Women On The Verge Of Extreme Karaoke: The Flannelettes
Londonist Rating: ★★★☆☆
Richard Cameron‘s piece directed by Hull Truck founder Mike Bradwell has instantly credible characters and an interesting situation. Cheerful Delie has special needs and is on holiday with her Aunty Brenda, who runs a women’s refuge in the only village in Yorkshire still not recovered from the pit closures of the 1980s. Like the Iraq war and the holocaust, the miners’ strike is the gift that keeps on giving to contemporary playwrights and much of the power of the polemic is eroded by familiarity.
Delie, Aunty Brenda and pawnbroker mate George — the only man permitted inside the women’s refuge because it’s dramatically convenient and he occasionally wears a frock — form a terrible trio of buskers to Motown karaoke tracks. The three of them look like a tribute band to the Les/Lesley character from Benidorm. The motif driven home by every drumbeat of The Shirelles or Martha Reeves and the Vandellas is that downtrodden women find redemption in a vision of ‘the man’ who will become their rock. Against their vivid problems of domestic violence, sexual abuse, poverty, ignorance and exclusion from society, this is bathetic enough to be Benefits Street: The Musical.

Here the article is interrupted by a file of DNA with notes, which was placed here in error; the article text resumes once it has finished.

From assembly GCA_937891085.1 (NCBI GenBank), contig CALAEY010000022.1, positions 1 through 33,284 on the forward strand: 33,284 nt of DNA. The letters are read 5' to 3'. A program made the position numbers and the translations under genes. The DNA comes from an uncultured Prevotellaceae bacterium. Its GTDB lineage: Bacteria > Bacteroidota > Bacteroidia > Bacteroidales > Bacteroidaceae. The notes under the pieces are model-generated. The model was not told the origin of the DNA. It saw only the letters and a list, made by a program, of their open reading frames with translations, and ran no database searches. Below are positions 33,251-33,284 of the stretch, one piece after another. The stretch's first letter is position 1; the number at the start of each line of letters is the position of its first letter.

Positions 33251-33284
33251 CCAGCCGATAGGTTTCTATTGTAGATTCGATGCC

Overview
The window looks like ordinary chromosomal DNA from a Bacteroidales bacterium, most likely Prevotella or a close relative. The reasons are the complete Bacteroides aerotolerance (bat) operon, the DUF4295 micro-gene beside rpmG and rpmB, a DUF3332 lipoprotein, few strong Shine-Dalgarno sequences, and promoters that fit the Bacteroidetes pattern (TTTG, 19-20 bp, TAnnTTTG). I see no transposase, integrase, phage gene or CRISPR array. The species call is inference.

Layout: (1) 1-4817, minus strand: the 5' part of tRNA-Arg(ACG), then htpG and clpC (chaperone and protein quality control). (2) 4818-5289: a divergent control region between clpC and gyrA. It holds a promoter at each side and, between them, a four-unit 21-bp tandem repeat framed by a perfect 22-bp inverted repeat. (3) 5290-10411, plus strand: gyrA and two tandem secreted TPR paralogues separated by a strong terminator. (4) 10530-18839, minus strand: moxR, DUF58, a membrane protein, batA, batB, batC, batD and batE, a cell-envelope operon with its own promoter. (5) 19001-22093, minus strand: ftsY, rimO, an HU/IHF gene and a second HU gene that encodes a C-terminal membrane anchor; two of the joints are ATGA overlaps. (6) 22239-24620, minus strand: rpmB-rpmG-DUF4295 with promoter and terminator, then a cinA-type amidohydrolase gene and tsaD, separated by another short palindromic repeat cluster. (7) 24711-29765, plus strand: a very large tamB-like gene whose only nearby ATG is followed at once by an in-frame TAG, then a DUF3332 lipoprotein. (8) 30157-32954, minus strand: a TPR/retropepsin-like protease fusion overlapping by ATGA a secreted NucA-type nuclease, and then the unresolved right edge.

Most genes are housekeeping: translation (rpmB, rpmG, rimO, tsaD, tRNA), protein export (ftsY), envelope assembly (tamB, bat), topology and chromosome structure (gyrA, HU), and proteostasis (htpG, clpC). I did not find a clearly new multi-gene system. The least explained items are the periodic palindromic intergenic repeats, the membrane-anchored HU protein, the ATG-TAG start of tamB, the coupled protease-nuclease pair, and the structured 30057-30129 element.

The play is lifted by good acting. You engage immediately with Emma Hook’s Delie and feel for her in the sad chain of events that you can see coming but she can’t. Suzan Sylvester is a credible calm centre as Brenda and Holly Campbell makes a poignant friend for Delie as waif-like caravan dweller Roma, surviving brutality and fantasising about the house she’ll never see built.
Cameron exchanges comic one-liners for a darker tone in the second half but the halting direction, clunky scene changes and disconnected punctuation of the Motown melodies make an endurance of what could be a much sharper contrapuntal comedy drama if someone were brave enough to make cuts.
Last Updated 18 May 2015